Avg: 3 from 3 votes
Routes in Last Wall
|Game Face T 5.11b 6c 23 VIII- 23 E3 5c X|
|Gizmosis T 5.11+ 7a 24 VIII 24 E4 6a R|
|Hurt Locker, The T 5.12c 7b+ 27 IX- 27 E6 6b PG13|
|Main Vein T 5.12d 7c 28 IX 28 E6 6b PG13|
|Natural Selection T 5.11+ 7a 24 VIII 24 E4 6a|
|Sidewalk Prophets T 5.8 5b 16 VI- 15 HVS 4c|
|Stretch Arm Strong T 5.12b 7b 26 VIII+ 26 E5 6b R|
|Tim's Reach Around T 5.11c 6c+ 24 VIII- 24 E4 6a|
|Yosemite Sam T 5.12a 7a+ 25 VIII+ 25 E5 6a|
|Type:||Trad, 80 ft|
|FA:||David Petree, Jon Regelbrugge|
|Page Views:||136 total, 14/month|
|Shared By:||Neil Rankin on Feb 28, 2017|
|Admins:||Ryan Williams, Aaron Parlier, Steve Lineberry|
DescriptionThis route is fantastic but is perhaps best attempted by the Moore's Wall cognoscenti. The gear is not sparse at the crux, but it is shallow and technical, and you'll need to run it a bit afterwards on pumpy climbing. I'd call it R because there is potential for a huge ripper after the crux, but it's more about keeping your wig on than difficult climbing at that point.
Gizmosis is a pretty face that has two bolts fairly close together starting at about twenty feet, just above a foot ledge. Begin down and right of the foot ledge and carefully scramble up to it. Very small brass protects clipping the first bolt.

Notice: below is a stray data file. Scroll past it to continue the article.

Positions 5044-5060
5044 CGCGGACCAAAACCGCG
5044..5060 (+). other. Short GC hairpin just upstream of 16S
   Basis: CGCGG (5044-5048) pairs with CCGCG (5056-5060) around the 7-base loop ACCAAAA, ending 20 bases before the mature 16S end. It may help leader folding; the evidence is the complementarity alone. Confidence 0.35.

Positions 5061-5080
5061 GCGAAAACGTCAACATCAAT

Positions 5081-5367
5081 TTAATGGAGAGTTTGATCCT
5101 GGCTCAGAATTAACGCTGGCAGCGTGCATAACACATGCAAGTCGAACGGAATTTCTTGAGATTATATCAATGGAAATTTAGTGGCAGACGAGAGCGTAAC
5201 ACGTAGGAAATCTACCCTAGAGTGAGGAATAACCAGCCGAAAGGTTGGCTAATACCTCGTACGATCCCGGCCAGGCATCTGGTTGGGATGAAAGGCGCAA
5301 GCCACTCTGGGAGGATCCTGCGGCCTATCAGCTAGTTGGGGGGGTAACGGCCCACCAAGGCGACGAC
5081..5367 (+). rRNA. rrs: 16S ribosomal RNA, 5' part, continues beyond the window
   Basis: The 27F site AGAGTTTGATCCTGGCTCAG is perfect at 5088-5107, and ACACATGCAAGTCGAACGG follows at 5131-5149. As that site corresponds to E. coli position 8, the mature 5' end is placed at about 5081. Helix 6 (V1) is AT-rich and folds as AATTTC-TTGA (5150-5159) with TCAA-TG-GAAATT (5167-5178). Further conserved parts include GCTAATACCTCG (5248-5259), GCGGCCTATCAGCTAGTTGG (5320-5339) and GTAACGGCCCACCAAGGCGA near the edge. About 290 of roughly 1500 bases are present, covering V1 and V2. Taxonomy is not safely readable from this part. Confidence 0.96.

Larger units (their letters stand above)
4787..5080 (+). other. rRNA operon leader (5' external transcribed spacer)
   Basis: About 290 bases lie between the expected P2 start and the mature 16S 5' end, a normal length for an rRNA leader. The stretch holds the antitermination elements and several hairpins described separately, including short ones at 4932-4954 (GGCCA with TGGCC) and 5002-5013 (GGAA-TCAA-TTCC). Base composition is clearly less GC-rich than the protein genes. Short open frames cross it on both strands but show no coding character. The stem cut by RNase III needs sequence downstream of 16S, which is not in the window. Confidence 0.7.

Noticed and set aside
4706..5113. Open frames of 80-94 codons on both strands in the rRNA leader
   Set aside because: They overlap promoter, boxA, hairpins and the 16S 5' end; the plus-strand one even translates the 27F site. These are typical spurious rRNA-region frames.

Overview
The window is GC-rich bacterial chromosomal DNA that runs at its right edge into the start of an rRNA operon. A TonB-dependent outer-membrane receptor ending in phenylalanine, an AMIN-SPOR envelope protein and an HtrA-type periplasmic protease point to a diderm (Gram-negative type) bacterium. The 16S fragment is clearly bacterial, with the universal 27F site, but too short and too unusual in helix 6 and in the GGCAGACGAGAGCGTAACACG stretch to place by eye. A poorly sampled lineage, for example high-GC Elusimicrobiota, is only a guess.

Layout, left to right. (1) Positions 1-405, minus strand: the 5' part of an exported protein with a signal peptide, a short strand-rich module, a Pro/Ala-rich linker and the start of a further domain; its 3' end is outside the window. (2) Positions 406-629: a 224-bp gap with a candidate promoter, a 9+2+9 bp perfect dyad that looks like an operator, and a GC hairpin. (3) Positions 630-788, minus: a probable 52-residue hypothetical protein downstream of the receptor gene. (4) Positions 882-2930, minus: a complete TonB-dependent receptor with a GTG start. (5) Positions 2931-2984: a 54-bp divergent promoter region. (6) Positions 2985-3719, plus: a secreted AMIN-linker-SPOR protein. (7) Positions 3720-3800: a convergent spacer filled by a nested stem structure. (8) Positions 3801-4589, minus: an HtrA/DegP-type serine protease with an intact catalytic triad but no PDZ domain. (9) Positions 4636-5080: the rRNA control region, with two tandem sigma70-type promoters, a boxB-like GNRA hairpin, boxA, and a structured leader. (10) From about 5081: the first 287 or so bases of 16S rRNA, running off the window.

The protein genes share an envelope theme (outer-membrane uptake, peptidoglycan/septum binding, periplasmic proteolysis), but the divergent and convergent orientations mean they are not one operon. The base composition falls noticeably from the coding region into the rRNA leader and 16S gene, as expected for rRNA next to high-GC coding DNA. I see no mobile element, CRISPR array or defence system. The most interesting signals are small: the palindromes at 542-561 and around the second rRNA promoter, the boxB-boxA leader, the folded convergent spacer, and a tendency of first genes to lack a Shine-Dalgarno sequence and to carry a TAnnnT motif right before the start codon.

From here, crimp through the two bolts and up to a discontinuous vertical crack splitting the featured face. Get gear where you can and stay above or even slightly right of the crack as it disappears. The crux is here, and it's all about getting the pro well enough to proceed through the pumpy climbing. Pulling out of the crux one can continue straight through or ape out left to a juggy ledge on steeper ground.
If you go left there is no gear until you can get your feet established on the ledge and get the excellent overhead pro in a horizontal. From here go up to the final bulge, and then pull over and mantle. A classic finish. After topping out there is no fixed anchor and no good way to lower without a bunch of webbing. I recommend bringing your partner up by slinging a tree about 15 feet back and extending your belay to the lip to avoid rope drag.